Financial risks associated with emissions limits for Canada for oil and gas industries

According to a study by Carbon Tracker, Canadian oil and gas companies face financial risks associated with emissions limits outlined in the Paris Agreement. The goal of the Paris Agreement is to limit global warming to two degrees by monitor and limiting greenhouse gas emissions worldwide. While many companies are making great strides toward meeting these goals and have announced plans for continued improvements, others will likely find it difficult to stay afloat while struggling to meet demands.

Carbon Tracker calculated that the limits and changes made rendered approximately a third of the $4.8 trillion planned in oil and gas spending through 2035 unnecessary. It found that 40-60 percent of spending proposed by companies such as Imperial Oil, Encana Corp., Suncor Energy, Husky Energy, and Vermilion Energy would fall within that one-third and therefore be unjustifiable.

Growing interest in the part various companies will play in climate policies and initiatives led to the study. Carbon Tracker research director James Leaton stated, “We’ve had a sort of ongoing discussion with investors, and there’s a growing desire to understand who the winners and losers might be in the energy transition.”

 

GreenhouseGasEmissions Sector OilGas EN
Greenhouse gas emissions from Oil and Gas industry in Canada. Data from Environment Canada up to 2015.

 

 

Canada a leading contributor to greenhouse gases per capita

Canada’s economy is driven largely by energy and mining industries, which leaves the country at great financial risk if these companies find compliance with the agreement and its standards are not economically feasible. It may face even greater risk, however, if it delays the process of transitioning. Canada relies heavily on energy resources, including oil and natural gas, making it one of the leading contributors to greenhouse gas emissions per capita.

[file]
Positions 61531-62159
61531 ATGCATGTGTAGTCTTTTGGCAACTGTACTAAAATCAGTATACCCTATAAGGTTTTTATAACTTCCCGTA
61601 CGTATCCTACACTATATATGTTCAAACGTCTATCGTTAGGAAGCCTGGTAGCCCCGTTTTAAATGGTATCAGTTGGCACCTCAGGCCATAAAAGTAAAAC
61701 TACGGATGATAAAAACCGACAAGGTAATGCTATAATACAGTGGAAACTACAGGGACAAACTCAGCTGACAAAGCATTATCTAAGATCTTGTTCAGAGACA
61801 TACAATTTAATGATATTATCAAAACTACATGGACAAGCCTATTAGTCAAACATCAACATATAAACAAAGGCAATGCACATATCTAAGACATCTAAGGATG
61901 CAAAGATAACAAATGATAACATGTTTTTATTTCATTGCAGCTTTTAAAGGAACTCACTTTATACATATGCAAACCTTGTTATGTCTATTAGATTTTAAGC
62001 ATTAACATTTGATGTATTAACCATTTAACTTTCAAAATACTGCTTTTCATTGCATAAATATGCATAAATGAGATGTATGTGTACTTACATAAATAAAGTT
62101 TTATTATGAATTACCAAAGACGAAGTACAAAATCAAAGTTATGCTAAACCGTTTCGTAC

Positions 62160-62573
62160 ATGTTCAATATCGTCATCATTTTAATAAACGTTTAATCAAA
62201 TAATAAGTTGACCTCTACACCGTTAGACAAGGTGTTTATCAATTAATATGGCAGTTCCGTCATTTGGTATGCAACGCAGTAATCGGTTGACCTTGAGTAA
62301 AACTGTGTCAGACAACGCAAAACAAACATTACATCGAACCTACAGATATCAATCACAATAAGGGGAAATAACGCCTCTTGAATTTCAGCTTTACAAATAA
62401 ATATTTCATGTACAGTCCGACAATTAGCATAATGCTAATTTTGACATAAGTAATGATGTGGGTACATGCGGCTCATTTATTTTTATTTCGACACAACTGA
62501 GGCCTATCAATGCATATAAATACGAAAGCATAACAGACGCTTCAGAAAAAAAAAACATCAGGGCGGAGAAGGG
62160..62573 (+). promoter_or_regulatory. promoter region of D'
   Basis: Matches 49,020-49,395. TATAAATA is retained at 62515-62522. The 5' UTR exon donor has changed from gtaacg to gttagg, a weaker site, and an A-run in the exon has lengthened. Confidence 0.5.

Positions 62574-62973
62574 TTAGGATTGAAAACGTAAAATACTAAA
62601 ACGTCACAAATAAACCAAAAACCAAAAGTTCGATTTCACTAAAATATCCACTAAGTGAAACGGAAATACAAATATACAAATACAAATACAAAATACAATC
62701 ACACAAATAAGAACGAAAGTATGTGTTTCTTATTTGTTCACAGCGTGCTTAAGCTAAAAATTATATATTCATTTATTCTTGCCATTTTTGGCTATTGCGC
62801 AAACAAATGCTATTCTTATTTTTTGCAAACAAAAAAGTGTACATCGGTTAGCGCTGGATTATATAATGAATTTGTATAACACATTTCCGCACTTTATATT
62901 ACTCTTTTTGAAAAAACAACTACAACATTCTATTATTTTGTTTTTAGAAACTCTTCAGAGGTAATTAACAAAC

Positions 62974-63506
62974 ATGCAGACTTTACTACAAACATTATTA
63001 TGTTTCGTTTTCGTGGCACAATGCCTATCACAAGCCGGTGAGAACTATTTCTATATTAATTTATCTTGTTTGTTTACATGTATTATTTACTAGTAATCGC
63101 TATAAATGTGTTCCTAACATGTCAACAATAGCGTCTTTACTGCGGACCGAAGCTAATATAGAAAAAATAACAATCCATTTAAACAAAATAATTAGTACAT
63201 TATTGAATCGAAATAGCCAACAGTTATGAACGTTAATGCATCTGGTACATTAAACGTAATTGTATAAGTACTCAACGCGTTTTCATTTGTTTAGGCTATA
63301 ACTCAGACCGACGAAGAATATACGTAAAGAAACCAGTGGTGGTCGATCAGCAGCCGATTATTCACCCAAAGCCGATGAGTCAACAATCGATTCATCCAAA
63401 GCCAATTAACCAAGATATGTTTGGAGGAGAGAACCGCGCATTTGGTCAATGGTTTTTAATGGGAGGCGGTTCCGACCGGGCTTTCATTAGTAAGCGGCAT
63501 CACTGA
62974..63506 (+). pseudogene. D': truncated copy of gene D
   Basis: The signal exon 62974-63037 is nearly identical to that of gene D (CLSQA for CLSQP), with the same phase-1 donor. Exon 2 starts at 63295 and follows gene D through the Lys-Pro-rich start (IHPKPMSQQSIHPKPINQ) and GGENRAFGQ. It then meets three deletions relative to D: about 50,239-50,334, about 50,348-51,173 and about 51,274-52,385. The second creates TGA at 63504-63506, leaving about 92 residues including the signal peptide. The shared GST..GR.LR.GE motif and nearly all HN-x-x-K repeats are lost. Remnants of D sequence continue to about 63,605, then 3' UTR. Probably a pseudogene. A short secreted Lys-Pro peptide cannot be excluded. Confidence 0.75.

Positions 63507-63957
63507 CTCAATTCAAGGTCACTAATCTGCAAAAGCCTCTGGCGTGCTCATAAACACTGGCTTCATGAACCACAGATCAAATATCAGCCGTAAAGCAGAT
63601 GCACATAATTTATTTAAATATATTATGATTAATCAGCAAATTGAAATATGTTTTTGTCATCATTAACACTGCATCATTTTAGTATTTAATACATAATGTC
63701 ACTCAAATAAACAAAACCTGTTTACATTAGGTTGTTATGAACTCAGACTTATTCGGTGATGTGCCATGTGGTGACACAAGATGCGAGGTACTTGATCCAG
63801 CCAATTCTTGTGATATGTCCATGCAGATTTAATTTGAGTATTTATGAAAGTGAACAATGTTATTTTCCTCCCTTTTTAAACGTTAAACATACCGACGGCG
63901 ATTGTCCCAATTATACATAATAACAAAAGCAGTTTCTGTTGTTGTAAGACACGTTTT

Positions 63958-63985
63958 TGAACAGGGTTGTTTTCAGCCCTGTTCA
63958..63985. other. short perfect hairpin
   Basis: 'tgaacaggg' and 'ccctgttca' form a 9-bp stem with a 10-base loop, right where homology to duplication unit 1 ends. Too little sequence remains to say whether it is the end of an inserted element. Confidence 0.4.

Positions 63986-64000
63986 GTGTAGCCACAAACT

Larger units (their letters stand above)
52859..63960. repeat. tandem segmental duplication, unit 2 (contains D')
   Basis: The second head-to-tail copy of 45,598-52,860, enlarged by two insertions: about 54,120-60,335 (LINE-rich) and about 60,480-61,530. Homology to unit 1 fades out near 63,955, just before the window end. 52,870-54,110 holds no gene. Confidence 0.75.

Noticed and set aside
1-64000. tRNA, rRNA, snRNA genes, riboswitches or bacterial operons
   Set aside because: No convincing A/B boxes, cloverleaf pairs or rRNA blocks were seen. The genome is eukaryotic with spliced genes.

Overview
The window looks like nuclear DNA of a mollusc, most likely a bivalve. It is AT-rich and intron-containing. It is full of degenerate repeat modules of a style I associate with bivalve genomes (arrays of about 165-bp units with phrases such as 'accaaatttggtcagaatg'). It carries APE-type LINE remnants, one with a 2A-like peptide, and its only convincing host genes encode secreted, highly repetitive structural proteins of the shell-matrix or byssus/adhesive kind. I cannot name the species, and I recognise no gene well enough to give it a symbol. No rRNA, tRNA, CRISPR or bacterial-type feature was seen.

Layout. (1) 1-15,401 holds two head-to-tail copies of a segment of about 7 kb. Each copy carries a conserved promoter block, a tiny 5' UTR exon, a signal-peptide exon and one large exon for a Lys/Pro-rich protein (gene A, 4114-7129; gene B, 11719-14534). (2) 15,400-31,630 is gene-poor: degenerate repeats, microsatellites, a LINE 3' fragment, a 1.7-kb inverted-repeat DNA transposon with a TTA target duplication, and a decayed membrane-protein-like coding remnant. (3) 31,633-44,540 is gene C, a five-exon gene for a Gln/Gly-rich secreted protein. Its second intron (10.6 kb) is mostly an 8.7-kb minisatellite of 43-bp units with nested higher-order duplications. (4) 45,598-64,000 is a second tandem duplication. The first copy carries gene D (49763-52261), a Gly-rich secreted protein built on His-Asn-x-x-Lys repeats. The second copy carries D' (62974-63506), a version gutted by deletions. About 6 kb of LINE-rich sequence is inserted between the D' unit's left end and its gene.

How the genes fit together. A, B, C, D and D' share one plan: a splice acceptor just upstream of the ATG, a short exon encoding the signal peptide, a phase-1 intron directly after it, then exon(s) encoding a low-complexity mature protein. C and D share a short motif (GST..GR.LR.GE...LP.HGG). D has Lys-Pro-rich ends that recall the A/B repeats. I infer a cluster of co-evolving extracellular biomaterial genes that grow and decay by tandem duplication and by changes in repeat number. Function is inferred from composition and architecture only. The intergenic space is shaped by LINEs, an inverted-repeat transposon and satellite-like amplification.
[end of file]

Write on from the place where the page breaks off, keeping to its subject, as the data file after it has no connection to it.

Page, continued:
According to analysts Ian Gillies and Kory Cross, “There has been significant degradation to cash flow generation on strip pricing for exploration and production companies during the first half of 2017. If current depressed commodity prices remain into the future, we believe it is very likely that customer capex programs for the second half of 2017 and 2018 are reduced or deferred.”

Researchers involved with the study are hopeful that companies will be more straightforward and open up about their plans for the shift and their capital expenditure. The report states that “to minimize both climate and economic risks, we need to become global leaders in decarbonization policy and innovation in these sectors, not laggards. With myopic and delayed decarbonization policy, all bets are off, and Canada exposed to increasingly hawkish climate geopolitics and continued market access barriers.”

According to economist Chris Bataille, the key is for Canada, as well as the rest of the world, to encourage investment in energy efficiency and a shift toward the use of green energy as opposed to fossil fuels.

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